While New York's population is growing, attracting a vast global elite, and still surging immigrant populations, on some deep level the city has failed as a place most of it's working middle class residents either can or increasingly want to deal with.
Many, particularly in the far flung semi suburban areas that make up large parts of Brooklyn, Queens and even more so New Jersey and Long Island are packing it in and heading south--including, now several of my relatives, who also now live in the Charlotte area.
No group seems to be making this choice more than it's black middle and working class.
For New Life, Blacks in City Head to South
Spencer Crew, a history professor at George Mason University who was the curator of a prominent exhibit on the Great Migration at the Smithsonian Institution, said the current exodus from New York stemmed largely from tough economic times. New York is increasingly unaffordable, and blacks see more opportunities in the South.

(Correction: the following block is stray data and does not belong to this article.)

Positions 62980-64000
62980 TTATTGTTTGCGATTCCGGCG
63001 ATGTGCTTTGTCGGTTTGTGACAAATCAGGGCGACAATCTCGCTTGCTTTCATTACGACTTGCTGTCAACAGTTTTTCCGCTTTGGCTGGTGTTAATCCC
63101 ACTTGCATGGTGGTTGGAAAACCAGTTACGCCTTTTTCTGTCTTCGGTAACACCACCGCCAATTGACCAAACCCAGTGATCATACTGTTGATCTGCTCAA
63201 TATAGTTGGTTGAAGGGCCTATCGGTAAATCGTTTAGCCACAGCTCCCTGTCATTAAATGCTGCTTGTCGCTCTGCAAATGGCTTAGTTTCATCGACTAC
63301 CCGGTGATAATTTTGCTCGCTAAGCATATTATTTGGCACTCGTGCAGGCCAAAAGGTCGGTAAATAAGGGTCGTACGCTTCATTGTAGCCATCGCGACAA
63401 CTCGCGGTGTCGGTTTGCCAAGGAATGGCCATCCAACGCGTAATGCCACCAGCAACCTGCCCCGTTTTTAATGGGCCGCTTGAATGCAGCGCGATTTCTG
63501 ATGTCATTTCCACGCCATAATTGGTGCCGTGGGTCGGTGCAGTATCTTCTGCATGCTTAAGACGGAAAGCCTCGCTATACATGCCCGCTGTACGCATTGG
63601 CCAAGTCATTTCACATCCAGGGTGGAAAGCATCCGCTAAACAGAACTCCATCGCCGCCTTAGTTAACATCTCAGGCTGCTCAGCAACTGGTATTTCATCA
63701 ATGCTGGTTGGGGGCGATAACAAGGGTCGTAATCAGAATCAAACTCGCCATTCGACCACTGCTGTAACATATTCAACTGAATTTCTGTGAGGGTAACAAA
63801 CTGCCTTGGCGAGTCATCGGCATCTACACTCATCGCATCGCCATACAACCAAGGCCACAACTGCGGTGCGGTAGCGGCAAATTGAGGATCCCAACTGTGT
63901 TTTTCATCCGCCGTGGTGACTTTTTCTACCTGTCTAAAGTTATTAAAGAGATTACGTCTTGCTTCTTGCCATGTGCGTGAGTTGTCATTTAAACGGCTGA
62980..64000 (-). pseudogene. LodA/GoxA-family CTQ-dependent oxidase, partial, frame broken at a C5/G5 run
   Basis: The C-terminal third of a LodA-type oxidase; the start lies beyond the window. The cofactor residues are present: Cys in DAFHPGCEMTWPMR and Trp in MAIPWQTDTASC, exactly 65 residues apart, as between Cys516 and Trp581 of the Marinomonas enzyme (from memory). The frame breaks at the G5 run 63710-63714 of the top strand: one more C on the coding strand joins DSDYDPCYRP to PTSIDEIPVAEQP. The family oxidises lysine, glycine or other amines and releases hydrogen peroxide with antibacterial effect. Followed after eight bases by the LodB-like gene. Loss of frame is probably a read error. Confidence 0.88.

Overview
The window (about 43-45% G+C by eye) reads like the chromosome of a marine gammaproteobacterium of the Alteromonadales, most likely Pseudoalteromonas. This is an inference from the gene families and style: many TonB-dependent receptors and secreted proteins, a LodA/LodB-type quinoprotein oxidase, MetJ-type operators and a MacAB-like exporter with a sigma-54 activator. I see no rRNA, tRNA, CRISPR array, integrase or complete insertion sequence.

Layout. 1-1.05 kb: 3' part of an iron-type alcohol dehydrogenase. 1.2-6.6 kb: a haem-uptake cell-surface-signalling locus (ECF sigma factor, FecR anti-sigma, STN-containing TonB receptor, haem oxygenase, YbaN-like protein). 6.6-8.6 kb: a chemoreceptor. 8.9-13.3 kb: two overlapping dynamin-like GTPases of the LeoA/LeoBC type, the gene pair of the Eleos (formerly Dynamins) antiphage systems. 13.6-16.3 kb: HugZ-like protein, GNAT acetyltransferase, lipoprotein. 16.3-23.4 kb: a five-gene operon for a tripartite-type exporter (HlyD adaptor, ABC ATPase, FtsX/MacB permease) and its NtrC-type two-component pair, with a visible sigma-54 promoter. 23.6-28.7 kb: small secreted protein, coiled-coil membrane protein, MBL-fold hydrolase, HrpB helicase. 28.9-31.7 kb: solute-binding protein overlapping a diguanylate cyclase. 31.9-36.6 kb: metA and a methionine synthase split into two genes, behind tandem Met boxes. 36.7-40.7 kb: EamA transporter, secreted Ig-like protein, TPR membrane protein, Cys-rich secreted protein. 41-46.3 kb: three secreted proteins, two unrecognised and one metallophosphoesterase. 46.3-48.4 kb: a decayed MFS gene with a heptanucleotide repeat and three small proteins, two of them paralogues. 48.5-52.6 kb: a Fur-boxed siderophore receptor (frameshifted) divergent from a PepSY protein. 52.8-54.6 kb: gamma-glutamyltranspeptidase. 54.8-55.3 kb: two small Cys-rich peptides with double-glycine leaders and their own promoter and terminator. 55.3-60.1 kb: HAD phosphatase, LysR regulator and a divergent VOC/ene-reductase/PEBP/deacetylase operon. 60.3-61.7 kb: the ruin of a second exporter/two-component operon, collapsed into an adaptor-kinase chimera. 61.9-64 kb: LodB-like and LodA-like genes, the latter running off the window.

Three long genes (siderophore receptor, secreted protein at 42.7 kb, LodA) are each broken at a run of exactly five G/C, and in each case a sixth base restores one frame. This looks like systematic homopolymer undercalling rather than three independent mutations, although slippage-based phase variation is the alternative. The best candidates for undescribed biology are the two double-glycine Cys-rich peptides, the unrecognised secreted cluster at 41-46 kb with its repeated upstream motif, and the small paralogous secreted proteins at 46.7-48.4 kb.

The South now represents the potential for achievement for black New Yorkers in a way it had not before, Professor Crew said. At the same time, unionized civil service jobs that once drew thousands of blacks to the city are becoming more scarce.
“New York has lost some of its cachet for black people,” Professor Crew said. “During the Great Migration, blacks went north because you could find work if you were willing to hustle. But today, there is less of a struggle to survive in the South than in New York. Many blacks also have emotional and spiritual roots in the South. It is like returning home.”
This is part of a much larger emerging trend strongly impacting the former Rust Belt worthy of a series of posts.
Chicago -- Fewer Blacks in City Could Affect the Politics
Blacks leaving major cities for life in the suburban South
Study Finds African Americans Leaving Cleveland